There’s been a welcome respite from spring in the western US and Canada lately. Whistler, for example, was reporting 12cm of new snow in 48hrs yesterday, and 63cm for the week.
Meanwhile, this was how it was looking in Vail in Colorado yesterday, with 15cm of fresh snow on the pistes.
In Wyoming, Jackson Hole, was reporting 30cm of fresh yesterday.
Despite delivering this welcome top-up, winter won’t be sticking around for long. Temperatures are rising again, and spring will be once again making its mark on the snow. There’ll be warm sunshine across much of the American Rockies and some rain in Whistler – although here, temperatures will drop back again at the weekend, and more snow is expected on the top half of the mountain.
|France: there was a light dusting of snow across the French resorts at the weekend, and again yesterday close to the Italian border. But essentially conditions are springlike and the avalanche forecasters of Meteo France report that the snowpack is thinner than it should be for the time of year. The dump that’s expected on Monday and Tuesday next week may change that – above the 2000m mark.
To get the best from current conditions, stay light on your feet, ski any new snow quickly, and take account of the daily cycle of daily melting and overnight refreezing. Oh yes – and hire a guide if you’re going off-piste. You can still have a ball out on the slopes (spring is one of my favourite times to ski): but you can’t carry on like it’s the middle of January.
It also helps to aim for slopes with plenty of altitude. Currently Val Thorens in the Three Valleys reports 105-190cm of settled snow on its pistes. Meanwhile, in the Chamonix Valley, the Grands Montets sector currently reports 107-170-cm of settled cover.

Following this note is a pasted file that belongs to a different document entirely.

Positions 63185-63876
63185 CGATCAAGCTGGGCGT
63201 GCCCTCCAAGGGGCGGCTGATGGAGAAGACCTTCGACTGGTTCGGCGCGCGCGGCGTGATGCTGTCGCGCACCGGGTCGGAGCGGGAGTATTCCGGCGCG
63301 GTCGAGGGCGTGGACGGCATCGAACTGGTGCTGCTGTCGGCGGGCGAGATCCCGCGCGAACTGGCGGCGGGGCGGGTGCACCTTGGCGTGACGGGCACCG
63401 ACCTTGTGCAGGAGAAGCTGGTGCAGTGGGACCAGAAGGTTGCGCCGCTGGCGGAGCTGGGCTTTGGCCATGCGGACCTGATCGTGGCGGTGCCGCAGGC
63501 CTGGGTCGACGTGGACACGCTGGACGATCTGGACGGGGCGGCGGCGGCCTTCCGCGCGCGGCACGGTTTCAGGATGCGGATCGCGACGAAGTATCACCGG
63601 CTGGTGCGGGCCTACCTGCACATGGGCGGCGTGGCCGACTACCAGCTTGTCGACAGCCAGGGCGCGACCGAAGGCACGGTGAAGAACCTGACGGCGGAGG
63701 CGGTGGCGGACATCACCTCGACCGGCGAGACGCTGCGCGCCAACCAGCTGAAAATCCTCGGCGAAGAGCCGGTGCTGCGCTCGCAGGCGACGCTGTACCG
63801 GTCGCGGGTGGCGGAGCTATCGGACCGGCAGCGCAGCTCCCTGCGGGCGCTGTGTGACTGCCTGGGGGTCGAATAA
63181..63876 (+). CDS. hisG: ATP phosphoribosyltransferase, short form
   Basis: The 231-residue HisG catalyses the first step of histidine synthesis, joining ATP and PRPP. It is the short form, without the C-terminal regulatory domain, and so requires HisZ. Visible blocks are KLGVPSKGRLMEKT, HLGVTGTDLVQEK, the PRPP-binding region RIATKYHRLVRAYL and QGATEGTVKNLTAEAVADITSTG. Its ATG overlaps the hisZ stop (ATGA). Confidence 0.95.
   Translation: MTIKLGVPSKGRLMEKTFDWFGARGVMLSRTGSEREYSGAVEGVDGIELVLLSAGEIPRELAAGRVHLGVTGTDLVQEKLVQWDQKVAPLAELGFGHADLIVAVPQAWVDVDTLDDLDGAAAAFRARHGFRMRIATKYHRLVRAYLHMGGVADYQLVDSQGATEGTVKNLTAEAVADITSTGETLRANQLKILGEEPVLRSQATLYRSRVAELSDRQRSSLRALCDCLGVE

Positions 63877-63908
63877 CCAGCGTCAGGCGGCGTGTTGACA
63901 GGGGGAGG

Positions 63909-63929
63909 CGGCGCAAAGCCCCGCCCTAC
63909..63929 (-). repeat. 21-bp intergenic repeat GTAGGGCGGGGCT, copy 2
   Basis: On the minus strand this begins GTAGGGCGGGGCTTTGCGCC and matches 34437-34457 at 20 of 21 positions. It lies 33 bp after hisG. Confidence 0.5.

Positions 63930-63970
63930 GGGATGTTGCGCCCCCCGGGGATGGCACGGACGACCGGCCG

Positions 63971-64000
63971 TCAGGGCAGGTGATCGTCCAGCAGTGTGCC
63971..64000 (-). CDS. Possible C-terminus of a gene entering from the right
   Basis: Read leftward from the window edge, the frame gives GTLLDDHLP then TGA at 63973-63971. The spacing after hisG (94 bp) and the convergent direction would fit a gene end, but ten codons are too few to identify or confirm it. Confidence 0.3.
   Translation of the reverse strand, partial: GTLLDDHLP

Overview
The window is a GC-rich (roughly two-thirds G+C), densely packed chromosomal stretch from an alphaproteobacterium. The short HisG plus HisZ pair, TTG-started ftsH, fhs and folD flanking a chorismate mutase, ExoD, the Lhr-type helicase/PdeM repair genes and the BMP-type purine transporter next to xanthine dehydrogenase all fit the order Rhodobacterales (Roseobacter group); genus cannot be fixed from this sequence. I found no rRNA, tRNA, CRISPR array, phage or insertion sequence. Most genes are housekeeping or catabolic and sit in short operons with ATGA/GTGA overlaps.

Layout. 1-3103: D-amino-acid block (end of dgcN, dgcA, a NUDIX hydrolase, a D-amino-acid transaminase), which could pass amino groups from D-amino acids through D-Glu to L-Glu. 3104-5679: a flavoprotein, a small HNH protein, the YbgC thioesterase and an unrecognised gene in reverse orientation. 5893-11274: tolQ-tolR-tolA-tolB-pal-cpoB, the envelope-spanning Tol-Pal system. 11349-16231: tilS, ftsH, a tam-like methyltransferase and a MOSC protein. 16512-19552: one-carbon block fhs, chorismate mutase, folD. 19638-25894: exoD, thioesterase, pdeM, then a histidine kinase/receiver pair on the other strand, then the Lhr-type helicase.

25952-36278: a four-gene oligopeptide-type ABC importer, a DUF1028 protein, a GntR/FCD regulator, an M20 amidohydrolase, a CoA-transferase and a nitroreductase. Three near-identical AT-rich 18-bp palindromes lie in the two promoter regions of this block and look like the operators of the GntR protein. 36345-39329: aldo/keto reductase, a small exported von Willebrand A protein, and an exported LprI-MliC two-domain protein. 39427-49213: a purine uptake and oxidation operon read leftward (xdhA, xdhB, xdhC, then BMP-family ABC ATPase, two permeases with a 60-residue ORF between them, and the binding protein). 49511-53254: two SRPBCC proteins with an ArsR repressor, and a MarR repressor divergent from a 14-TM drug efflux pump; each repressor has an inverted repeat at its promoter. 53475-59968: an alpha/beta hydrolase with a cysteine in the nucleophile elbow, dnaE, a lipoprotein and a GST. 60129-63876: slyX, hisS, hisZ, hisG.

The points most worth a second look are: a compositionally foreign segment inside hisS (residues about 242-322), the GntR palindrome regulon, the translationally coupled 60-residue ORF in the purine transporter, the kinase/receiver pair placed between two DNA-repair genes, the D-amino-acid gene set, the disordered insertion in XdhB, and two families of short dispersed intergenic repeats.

|Switzerland: conditions in Switzerland are very similar to those in France: there’s good skiing, on-piste. above 2000m, provided you take account of the sun’s effect on the snow. On lower slopes the cover is very thin – or gone completely. The east of the country should get light, cold snow on Friday. Wetter, heavier snow will fall above 2000m across the whole country on Monday and Tuesday. Currently Laax in the east reports snow depths of 5-300cm, and St Moritz in the south 39-143cm.|
|Austria: there’s been heavy snow in parts of the Osttirol and more moderate falls elsewhere along the Italian border. That’s good news for the glaciers and high-altitude resorts which are generally found along the southern edge of the country. Currently, in the Arlberg, St Anton currently has 35-290cm of cover, on piste, and on the Hintertux glacier it’s up to 270cm deep deep. Meanwhile, further east, the Kitzsteinhorn glacier reports up to 290cm of settled snow, on-piste.|
|Italy: there’s been widespread fresh snow across the Italian Alps in the last two days, as you’ll have seen in our main report. Still, you need to aim high for the best conditions. Above the Aosta valley, Cervinia currently has cover 40-275cm of cover, on-piste. Meanwhile, in the east Canazei in the Dolomites reports 40-130cm of settled snow on its slopes.|
|Andorra: it’s a gorgeous morning after fresh snow in the Grandvalira ski area, which reports settled cover of 140-210cm across the slopes. But here too spring is not far away.|
|Western USA: see our main report. The American Rockies had fresh snow this week – 15-30cm was usual across Utah, Colorado and Wyoming. However, it will now warm up and conditions will be spring-like at the weekend. Currently, in Vail, Colorado, the mid-mountain cover is 132cm deep. In Utah, Snowbird reports 193cm of settled snow, mid-mountain. Further north, in Jackson Hole, Wyomong, the mid-mountain snowpack is up to 160cm deep.|
|Western Canada: see our main report. It’s been a snowy week in western Canada, after a disappointing mid-season. In Whistler the mid-mountain snowpack is now up to 188cm deep. Inland, in Banff National Park, Lake Louise reports 15cm in the last week, and a mid-mountain snowpack of 125cm. Further south, Fernie has had 29cm in the last week, and reports a mid-mountain snowpack of 168cm.|